Toronto based photographer Robyn Cumming often uses the figure as her canvas, rather than main subject, in her experimental imagery. Her subjects’ personalities come through in their poses and the unexpected elements that she mixes into the picture. In her “Lady Things” (2008) series, for example, she completely obscures their faces with things like flowering shrubs, birds, and smoke. While simultaneously unsettling and seductive, there is a compelling mystery in the obscurity of Cumming’s work. It leaves the viewer to reconsider how we collect information about each other visually and use that to define a person’s character.
What is a “weird girl”? If you look up “weird” in the dictionary, you get “fantastic, bizarre,” which perfectly describes the girls in Iceland-based artist Kitty Von-Sometime’s films. A decade ago, Kitty began using video as a visual means to test the restrictions imposed on women by the media. This idea led to her current series “The Weird Girls Project,” which seeks to empower both the women who take part and those watching. Kitty’s films have a loose story line that more closely resembles a music video, mixing elements of performance art, costume design, installation and painting. Her concept exists very much in its process. Played by “real women” volunteers, how her subjects react and transform through costume is part of how Kitty paints a moving picture of strength.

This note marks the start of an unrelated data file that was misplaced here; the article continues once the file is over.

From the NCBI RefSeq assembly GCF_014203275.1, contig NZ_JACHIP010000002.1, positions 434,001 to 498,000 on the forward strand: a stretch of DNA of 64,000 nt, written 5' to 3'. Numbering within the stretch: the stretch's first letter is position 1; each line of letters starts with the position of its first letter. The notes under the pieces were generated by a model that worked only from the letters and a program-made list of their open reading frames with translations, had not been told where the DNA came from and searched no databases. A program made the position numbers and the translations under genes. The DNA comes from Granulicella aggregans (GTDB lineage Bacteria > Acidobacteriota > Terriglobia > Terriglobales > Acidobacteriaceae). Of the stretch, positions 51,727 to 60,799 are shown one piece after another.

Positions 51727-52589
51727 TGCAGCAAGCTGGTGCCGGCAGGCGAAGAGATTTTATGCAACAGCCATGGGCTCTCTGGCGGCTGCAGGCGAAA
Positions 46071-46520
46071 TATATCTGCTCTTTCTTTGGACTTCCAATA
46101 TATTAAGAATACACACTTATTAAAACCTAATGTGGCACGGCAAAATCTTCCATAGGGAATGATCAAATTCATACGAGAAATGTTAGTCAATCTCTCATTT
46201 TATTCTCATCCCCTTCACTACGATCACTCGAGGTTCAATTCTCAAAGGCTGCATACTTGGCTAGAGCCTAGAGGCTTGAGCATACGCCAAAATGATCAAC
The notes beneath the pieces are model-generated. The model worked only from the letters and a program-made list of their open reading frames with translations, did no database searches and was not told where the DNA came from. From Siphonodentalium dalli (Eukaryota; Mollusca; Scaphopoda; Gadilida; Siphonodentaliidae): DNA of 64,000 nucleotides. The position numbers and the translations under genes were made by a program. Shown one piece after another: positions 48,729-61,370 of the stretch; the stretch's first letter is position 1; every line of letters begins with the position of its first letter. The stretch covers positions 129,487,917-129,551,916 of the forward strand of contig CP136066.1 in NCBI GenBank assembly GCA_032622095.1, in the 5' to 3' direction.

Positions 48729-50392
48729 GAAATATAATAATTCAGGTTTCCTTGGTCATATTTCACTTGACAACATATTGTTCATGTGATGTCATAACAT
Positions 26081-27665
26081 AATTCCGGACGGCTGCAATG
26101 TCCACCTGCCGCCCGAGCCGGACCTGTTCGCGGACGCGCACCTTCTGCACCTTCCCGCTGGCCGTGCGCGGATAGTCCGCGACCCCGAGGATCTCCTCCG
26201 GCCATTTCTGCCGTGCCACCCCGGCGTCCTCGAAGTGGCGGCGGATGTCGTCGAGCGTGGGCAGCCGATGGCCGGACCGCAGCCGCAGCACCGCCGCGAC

Quebec native Alexandra Bastien (first posted in 2014) can spend over 40 hours on just one of her near hyper-realistic colored pencil drawings. She is currently working on an ongoing series of girls in a state of Metempsychosis, especially reincarnation. In other words, we are witnessing the moment after death where their souls move from one form to another. In Bastien’s work, this is usually an animal skull or remains. Take a look at some of her recent drawings, after the jump!
Hi-Fructose attended last night’s premiere of Tim Burton’s biopic, “Big Eyes” at the theatre at Ace hotel in Downtown Los Angeles. The premiere was also attended by leading actress Amy Adams, notable fans and gallerists including Mark Ryden, Marion Peck, Andrew and Shawn Hosner of Thinkspace Gallery, Greg Escalante of Copro Gallery, and Margaret Keane’s own San Francisco based Keane Eyes Gallery, to name a few. “Big Eyes” chronicles the journey of Margaret Keane’s popular big-eyed waifs, from humble beginnings to her abusive relationship with Walter Keane, who locked her in a studio and took credit for her art for years. Photos from the premiere after the jump!